Bartonville is making history.
The town’s first historical marker was approved on Jan. 29 by the Texas Historical Commission (THC) at the Commission’s first quarterly meeting for 2016.
The Bartonville subject-marker was sponsored by the Town of Bartonville and is for the site of the original Bartonville store location. The Historical Narrative was researched and written by Betty Medlock, a current member of the Town Council.
“I’d committed to the project back in January 2015,” said Medlock, who majored in history and communications in college. “Once I got started, I was ‘in-the-zone’ and was reading the old newspapers up in the main Denton library. I got involved with all those historical people; I began to feel like I’d see them along the road. It was a lot of work, but it satisfied the need to write a Master’s thesis.”
A subject qualifies for a marker if two basic criteria are met; historical significance and age. This designation honors the subject (not an existing structure, necessarily) as an important and educational part of local history.
The Bentley Bavester Barton family of Lafayette County, Mo., was among the many Southerners eager to leave the ravages of the Civil War behind and begin a new life in Texas.
The significance of the Town of Bartonville can be traced to two of the Barton’s, James M. and Bentley Ballard “B.B.” Barton, who recognized the potential for a commercial opportunity at the southeast corner of the A.R. Loving Survey sector of Denton County.
On Nov. 11, 1881, the Barton brothers purchased 10-acres of land recognizing the commercial potential of its strategic location—10-miles from Denton, seven miles from Lewisville, nine miles from Justin and 10-miles from Grapevine—would serve as the crossroads between the towns.
Although absent a railroad thoroughfare, the Bartons had positioned themselves along the “old wagon trail.” What would ultimately be known as Farm to Market Road 407—defining the town’s current eastern border—was well-traveled by local families heading to the markets in the nearby larger cities.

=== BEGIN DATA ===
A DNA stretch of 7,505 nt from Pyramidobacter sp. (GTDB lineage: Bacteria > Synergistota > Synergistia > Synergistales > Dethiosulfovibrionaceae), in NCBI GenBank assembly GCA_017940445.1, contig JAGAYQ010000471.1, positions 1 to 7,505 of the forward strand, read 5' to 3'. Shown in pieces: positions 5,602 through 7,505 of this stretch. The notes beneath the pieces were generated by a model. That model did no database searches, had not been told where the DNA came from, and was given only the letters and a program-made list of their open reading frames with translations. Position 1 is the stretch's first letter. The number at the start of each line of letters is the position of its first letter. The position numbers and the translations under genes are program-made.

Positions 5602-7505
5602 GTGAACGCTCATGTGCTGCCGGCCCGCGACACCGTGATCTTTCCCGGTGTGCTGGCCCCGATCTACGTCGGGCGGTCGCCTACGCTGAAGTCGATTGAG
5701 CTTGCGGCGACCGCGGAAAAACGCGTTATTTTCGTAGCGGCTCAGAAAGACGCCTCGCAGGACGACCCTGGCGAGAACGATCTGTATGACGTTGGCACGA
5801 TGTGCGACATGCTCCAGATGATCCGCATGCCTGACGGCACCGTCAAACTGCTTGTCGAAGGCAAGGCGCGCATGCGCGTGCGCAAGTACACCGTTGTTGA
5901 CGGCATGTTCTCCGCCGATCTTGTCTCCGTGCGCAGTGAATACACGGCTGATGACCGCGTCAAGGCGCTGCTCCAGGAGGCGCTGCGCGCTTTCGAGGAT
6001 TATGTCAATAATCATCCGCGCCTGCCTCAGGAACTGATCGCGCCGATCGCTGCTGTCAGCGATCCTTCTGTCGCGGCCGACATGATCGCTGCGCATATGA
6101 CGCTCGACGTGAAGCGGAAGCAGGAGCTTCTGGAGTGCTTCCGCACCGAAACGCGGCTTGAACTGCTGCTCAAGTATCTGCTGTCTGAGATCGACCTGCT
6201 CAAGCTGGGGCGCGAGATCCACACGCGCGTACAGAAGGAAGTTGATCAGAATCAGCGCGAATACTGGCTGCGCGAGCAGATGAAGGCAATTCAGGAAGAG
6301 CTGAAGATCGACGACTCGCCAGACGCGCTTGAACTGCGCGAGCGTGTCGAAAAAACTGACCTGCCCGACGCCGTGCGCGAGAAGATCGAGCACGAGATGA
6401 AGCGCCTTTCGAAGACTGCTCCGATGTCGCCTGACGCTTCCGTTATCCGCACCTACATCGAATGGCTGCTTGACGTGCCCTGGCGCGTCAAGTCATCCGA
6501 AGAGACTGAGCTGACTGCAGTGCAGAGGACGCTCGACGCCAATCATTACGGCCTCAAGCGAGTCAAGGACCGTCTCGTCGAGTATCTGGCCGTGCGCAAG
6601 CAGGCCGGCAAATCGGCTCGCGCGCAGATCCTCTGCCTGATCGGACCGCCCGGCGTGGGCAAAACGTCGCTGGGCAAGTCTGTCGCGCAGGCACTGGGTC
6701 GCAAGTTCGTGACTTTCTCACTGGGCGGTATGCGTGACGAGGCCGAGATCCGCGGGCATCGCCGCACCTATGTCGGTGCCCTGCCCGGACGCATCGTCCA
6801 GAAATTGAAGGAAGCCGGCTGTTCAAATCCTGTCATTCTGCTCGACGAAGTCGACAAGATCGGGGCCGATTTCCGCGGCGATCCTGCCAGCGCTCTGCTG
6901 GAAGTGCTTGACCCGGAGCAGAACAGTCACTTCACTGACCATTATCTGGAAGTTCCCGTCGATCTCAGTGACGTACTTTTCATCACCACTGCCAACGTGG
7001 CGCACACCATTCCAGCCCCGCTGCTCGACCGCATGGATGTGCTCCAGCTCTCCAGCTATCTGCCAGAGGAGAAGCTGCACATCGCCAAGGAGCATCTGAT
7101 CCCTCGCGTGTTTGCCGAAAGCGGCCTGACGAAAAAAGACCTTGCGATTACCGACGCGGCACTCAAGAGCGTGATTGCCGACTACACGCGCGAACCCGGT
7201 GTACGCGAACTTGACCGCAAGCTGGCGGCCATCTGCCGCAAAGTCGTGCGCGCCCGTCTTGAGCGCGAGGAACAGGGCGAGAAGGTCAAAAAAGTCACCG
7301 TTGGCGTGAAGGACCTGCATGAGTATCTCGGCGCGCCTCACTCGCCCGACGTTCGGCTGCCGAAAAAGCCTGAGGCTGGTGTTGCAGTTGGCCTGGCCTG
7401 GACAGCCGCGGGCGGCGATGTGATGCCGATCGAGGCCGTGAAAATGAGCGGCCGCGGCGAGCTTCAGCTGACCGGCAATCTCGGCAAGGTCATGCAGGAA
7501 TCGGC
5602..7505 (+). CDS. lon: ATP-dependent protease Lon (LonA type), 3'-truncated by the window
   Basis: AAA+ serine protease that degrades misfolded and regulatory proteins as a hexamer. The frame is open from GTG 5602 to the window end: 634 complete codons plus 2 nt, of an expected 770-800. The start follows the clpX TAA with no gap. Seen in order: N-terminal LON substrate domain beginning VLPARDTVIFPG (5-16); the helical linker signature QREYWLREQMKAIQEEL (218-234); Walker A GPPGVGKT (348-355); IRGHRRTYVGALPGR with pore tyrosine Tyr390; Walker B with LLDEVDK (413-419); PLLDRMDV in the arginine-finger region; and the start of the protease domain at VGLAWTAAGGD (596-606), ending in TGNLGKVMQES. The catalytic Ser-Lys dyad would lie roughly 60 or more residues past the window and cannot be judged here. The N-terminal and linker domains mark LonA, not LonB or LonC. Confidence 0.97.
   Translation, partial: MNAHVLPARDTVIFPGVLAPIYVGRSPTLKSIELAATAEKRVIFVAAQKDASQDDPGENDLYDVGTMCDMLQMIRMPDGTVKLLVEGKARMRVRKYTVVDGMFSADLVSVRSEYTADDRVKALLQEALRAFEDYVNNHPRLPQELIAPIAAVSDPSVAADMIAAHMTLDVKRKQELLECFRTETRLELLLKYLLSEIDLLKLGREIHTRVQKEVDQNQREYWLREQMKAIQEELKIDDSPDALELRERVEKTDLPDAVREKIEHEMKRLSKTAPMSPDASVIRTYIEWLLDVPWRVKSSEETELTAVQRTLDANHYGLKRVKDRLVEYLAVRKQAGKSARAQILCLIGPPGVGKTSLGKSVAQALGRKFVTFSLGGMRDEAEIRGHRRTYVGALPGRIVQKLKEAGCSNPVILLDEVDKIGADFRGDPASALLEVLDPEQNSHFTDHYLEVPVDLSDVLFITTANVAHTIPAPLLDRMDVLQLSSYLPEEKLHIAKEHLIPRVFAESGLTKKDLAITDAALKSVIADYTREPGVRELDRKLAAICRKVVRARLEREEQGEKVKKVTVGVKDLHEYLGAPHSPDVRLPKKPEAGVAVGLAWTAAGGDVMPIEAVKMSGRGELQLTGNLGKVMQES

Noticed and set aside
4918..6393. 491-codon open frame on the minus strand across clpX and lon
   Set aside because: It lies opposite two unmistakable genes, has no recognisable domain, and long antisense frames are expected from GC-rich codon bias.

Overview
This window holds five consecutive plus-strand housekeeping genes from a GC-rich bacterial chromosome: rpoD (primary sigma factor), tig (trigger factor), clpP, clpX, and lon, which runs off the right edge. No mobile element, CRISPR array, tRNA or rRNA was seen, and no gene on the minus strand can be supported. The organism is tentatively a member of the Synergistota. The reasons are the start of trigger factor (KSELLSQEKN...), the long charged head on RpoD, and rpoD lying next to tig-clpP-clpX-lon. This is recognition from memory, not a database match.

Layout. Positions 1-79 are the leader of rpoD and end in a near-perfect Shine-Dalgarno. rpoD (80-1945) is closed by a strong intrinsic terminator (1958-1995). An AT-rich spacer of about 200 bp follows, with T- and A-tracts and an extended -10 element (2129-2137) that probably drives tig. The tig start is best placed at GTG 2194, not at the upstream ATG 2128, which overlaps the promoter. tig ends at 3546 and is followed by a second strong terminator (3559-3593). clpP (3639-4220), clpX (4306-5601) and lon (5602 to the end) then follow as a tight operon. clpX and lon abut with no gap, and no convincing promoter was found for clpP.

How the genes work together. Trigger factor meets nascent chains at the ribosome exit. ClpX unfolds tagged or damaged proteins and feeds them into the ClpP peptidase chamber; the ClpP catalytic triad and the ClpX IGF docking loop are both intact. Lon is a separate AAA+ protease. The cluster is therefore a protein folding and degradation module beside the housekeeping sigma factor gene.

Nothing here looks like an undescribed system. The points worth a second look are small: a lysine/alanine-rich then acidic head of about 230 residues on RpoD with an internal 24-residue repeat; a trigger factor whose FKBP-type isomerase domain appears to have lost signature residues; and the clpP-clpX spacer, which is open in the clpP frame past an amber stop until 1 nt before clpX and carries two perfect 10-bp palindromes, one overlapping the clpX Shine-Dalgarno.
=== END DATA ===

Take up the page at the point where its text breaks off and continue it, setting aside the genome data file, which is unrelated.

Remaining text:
The drought of 1886-1887 tested the founders and the community they supported. The small community of Bartonville, with the store as its anchor, held on and continued to prosper.
In 1891, the store was sold to Benjamin F. Savage, who held it for a decade. During much of that time it was operated by John T. Simmons before he became a successful merchant in Denton.
In 1903, Savage sold his two-decade old business to Thomas B. Breeding, a prominent citizen in the community. His land holdings extended beyond the store acquisition and ultimately maintained nearly 200-acres of prime Bartonville land, until his death in 1930.
During the Breeding ownership, the store was destroyed by fire on two separate occasions; in 1909 and 1918. It was following one of those fires, that the re-built store was relocated from its historical site, to the property of the current store location at McMakin and Jeter Road.
However, there was sufficient commerce to justify its rebuilding and even an expansion with a second story; it remained a cornerstone of the community for decades. It hosted community groups and church services on the upper floor.
Darrel R. “Soakie” Pitt bought the store in 1938 and maintained its heritage, during the tough years of the Great Depression and World War II.
Sometime around 1944 there was a fire that destroyed the two-story frame building, according to local historian Jim Morriss. The Pitts rebuilt a smaller structure that still stands today.
The store was sold to Jim L. Ross in 1946; then A.M. “Archie” Alley in 1951. When Alley entered into a partnership with James C. Price in 1959, the final chapter of the store began.
In February 2013, after 130 years of operation, the Bartonville Store—the landmark identifier of the community—closed its doors permanently. Tough economic times and state mandates would be its ultimate demise. The property is currently owned by the Town of Bartonville.
“The town has removed the gas storage tanks and is finishing the remediation needed,” said Town Administrator Stacey Almond. “The town is getting appraisals on the property and will re-plat it for consideration by the council in April. It’s currently zoned for rural business and will be ready for bids in mid-summer.”
The subject marker for Bartonville will be placed at Bartonville Town Hall.
Read more about Bartonville Store’s history here.